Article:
NASA/JPL/Malin Space Science Systems
Calling out across millions of miles of space, the compelling dark sand dunes and light-toned sedimentary rock outcrops of Becquerel Crater and dozens of other layered rock sites on Mars beg for further scientific investigation. Layered rocks record the history of a place; the younger layers are above the older ones. This Mars Global Surveyor (MGS) Mars Orbiter Camera (MOC) image shows some of the dunes and layered rocks in Becquerel, a ~170 km (~106 mi) wide crater in western Arabia Terra. Wind has blown the dunes toward the southwest (lower left). The image is located near 21.5°N, 8.6°W. Sunlight illuminates the scene from the lower left; the image covers an area 3 km (1.9 mi) wide.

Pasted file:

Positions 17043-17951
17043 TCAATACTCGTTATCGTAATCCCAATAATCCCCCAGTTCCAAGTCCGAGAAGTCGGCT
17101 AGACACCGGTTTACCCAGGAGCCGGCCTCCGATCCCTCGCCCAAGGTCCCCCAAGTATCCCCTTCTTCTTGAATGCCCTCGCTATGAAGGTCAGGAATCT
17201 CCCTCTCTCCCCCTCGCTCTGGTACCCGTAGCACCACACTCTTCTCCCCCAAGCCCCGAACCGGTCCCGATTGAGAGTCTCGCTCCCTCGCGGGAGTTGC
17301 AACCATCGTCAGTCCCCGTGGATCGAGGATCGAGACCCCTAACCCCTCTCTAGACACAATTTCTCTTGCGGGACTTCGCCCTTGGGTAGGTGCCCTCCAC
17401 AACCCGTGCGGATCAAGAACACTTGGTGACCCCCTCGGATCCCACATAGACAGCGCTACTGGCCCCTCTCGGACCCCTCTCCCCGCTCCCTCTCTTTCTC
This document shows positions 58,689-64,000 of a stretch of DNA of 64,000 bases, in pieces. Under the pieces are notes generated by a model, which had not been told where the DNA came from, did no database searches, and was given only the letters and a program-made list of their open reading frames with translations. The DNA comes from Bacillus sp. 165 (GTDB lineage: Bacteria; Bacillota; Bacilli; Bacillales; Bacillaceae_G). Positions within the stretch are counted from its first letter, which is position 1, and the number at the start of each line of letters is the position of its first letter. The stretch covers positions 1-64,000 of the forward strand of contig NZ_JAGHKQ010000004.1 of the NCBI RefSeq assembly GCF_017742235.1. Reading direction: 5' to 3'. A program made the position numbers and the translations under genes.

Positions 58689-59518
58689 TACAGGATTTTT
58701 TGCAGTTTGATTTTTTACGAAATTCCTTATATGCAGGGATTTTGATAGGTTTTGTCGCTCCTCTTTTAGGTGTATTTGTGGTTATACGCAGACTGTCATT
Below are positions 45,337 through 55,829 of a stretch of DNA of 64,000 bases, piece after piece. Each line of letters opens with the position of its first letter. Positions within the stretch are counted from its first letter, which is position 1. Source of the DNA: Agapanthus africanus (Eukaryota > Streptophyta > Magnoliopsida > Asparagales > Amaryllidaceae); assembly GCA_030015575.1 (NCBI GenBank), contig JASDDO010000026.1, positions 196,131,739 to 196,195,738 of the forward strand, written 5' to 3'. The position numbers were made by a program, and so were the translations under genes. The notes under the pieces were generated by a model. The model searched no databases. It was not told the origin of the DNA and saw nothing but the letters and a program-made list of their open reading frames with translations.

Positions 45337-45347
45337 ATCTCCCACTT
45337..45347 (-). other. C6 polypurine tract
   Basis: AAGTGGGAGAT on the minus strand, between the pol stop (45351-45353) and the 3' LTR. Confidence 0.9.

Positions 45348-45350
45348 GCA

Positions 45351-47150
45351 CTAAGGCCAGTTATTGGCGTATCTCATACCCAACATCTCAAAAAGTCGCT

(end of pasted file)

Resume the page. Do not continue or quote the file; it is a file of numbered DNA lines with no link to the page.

Malin Space Science Systems and the California Institute of Technology built the MOC using spare hardware from the Mars Observer mission. MSSS operates the camera from its facilities in San Diego, California. The Jet Propulsion Laboratory's Mars Surveyor Operations Project operates the Mars Global Surveyor spacecraft with its industrial partner, Lockheed Martin Astronautics, from facilities in Pasadena, California and Denver, Colorado.